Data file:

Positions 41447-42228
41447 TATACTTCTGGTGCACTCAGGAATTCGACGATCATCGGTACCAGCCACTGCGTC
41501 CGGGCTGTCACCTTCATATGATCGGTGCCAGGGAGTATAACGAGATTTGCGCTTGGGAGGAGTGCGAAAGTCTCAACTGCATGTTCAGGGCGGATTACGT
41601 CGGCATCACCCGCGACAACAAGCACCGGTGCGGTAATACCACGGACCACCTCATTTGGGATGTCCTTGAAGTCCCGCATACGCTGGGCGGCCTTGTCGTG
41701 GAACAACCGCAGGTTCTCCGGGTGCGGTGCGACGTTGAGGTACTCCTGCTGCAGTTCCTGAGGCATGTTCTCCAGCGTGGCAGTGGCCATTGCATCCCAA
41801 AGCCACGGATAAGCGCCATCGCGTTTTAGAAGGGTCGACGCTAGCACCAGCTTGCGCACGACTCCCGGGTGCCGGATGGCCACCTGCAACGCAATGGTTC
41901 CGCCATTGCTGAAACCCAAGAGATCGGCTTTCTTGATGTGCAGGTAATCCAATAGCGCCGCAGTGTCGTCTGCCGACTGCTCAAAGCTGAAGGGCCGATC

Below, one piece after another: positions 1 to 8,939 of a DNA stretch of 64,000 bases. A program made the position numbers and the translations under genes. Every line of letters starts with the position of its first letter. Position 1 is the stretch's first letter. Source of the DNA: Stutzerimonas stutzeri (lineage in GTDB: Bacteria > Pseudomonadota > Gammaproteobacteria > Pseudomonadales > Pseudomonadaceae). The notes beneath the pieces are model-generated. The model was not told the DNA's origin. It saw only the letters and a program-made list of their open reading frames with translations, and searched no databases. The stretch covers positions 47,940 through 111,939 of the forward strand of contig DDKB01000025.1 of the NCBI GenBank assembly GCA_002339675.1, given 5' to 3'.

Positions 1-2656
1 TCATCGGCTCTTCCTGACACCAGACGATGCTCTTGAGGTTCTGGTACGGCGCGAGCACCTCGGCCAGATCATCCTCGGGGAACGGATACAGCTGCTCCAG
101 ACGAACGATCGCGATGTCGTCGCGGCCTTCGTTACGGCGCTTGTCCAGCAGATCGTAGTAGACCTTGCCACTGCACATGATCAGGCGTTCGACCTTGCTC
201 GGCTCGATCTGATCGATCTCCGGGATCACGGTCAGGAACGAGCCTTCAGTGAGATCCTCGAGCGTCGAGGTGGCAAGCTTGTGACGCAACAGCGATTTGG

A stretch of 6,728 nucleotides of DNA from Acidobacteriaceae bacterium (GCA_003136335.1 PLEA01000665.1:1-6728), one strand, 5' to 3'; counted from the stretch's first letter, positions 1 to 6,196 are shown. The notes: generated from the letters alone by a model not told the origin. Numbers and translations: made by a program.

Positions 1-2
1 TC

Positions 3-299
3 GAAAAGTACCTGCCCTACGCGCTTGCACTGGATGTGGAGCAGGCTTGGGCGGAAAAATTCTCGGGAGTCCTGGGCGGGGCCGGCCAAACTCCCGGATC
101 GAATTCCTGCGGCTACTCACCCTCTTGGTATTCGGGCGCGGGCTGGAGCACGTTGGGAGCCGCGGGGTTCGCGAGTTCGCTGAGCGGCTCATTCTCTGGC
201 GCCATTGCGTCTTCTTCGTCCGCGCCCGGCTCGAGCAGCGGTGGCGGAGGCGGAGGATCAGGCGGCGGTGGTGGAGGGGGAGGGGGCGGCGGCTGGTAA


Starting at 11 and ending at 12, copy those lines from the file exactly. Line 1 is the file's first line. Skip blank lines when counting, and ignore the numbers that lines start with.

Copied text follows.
101 ACGAACGATCGCGATGTCGTCGCGGCCTTCGTTACGGCGCTTGTCCAGCAGATCGTAGTAGACCTTGCCACTGCACATGATCAGGCGTTCGACCTTGCTC
201 GGCTCGATCTGATCGATCTCCGGGATCACGGTCAGGAACGAGCCTTCAGTGAGATCCTCGAGCGTCGAGGTGGCAAGCTTGTGACGCAACAGCGATTTGG